ONE of the following Options to write a 4-5 page
paper (double spaced), using BOTH novels as support. You can use one more than
the other, but each work needs to factor into your response, even if you use
one as a “naysayer” to the other. Quote passages and close read them as part of
your conversation—don’t merely summarize the plot and move on. An essay that
doesn’t demonstrate close reading and an understanding of the text will not
score very highly, so be careful!
DUE BY ON OUR FINAL EXAM
DAY: MONDAY, DEC. 4th
Option #1: “And you must be aware, Fanny, that it is every young woman’s duty to accept such a very unexceptionable offer as this” (Austen 307).
Who should a woman marry in the 18th/early 19th century? What does it mean to make a “good marriage” or a “bad” one? How can a woman learn to see the difference, and what should guide her in accepting a proposal? Can ‘selfish’ interests interfere, or should it be solely in the interest of the family? Use Austen and Johnson to respond to this question, and imagine what they might be trying to teach young women of the time about choosing a spouse.
Option #2: “To indulge in the power of fiction, and send imagination out upon the wing, is often the sport of those who delight too much in silent speculation…The mind dances from scene to scene, unites all pleasures in all combinations, and riots in all delights which nature and fortune, with all their bounty, cannot bestow.” (Johnson 97)
What is the danger—or virtue—of an education spent reading novels? Why might fiction lead young people down false paths or philosophical dead ends? Is Fanny like the Astrologer, living her life too much in books to relate to the real world ideas and passions around her? Is Austen trying to warn young women away from Fanny’s example? Or would Austen disagree with Johnson’s advice, finding novels the very best antidote to the illusions and advertisements of society? Can “sensibility” be carried too far...or are novels the only way to truly obtain it?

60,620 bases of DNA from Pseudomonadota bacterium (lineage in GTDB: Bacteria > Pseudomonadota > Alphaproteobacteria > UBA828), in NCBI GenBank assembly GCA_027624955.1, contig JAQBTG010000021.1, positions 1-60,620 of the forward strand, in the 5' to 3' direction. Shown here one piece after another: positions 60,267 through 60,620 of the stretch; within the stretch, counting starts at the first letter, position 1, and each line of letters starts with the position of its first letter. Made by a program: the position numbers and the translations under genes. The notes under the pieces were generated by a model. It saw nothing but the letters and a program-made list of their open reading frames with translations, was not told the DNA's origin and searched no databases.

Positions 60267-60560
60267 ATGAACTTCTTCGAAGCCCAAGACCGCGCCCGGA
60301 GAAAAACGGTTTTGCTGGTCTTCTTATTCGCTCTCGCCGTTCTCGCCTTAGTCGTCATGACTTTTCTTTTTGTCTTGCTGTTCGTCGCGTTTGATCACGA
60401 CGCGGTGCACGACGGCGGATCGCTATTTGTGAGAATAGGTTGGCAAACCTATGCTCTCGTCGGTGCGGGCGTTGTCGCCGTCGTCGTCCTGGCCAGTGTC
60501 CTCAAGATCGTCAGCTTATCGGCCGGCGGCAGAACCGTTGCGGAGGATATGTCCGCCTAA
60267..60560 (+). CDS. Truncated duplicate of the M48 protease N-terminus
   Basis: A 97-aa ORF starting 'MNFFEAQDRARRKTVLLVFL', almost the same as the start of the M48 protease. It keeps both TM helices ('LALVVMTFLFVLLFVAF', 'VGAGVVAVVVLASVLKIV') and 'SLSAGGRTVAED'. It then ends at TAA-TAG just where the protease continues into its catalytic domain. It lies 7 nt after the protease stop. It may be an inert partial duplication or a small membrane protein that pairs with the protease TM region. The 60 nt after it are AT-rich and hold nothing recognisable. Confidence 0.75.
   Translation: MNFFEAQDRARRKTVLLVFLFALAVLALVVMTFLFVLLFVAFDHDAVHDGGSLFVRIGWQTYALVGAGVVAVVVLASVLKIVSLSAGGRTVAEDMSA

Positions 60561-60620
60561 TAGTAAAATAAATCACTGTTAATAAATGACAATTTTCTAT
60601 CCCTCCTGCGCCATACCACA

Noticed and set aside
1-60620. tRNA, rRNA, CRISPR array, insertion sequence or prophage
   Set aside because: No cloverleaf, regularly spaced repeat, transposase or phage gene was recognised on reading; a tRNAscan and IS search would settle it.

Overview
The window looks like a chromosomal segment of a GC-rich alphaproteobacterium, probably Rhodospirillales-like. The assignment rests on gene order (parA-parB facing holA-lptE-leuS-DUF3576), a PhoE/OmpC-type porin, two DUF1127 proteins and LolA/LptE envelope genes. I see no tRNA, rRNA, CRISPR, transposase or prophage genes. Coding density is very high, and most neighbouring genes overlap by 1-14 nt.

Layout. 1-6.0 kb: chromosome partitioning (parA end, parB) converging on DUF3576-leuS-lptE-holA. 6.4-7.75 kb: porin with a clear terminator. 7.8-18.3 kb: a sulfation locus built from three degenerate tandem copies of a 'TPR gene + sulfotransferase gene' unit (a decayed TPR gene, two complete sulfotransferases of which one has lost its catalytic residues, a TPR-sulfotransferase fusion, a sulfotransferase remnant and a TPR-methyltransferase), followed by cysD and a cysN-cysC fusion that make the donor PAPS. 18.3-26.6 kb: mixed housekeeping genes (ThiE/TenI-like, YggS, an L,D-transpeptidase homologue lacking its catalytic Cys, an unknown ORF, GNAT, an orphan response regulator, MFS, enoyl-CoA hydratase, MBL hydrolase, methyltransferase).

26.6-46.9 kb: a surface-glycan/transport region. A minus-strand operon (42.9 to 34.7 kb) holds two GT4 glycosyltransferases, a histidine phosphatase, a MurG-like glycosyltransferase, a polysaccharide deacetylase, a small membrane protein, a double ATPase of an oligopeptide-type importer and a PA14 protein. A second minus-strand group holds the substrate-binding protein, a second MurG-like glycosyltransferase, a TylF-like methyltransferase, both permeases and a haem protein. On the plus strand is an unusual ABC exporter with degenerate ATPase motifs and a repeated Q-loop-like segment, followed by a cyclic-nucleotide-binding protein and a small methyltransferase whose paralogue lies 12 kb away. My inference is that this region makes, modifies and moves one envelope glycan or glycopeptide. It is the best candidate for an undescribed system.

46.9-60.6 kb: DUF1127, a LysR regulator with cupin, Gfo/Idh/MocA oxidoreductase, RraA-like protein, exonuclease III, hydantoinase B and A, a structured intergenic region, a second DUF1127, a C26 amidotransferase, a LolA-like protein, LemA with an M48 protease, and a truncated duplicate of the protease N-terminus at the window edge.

Option #3: “Here was again a want of delicacy and regard for others which had formerly struck and disgusted her...How evidently was there a gross want of feeling and humanity where his own pleasure was concerned” (Austen 303).
What does it mean to be “good” or “virtuous” in life? How can a novel, through a sympathetic hero/heroine, teach young people to distinguish between virtue and vice? And how can antagonists (or others) teach us to see that—quoting Shakespeare—“all that glitters is not gold”? Do Austen and Johnson agree on the universal virtues that young people should strive towards? Or do Fanny and Rasselas ultimately embark on every different moral adventures? (Remember that Johnson says that modern literature merely repeats the classics of old...does Austen agree and prove this in MP?).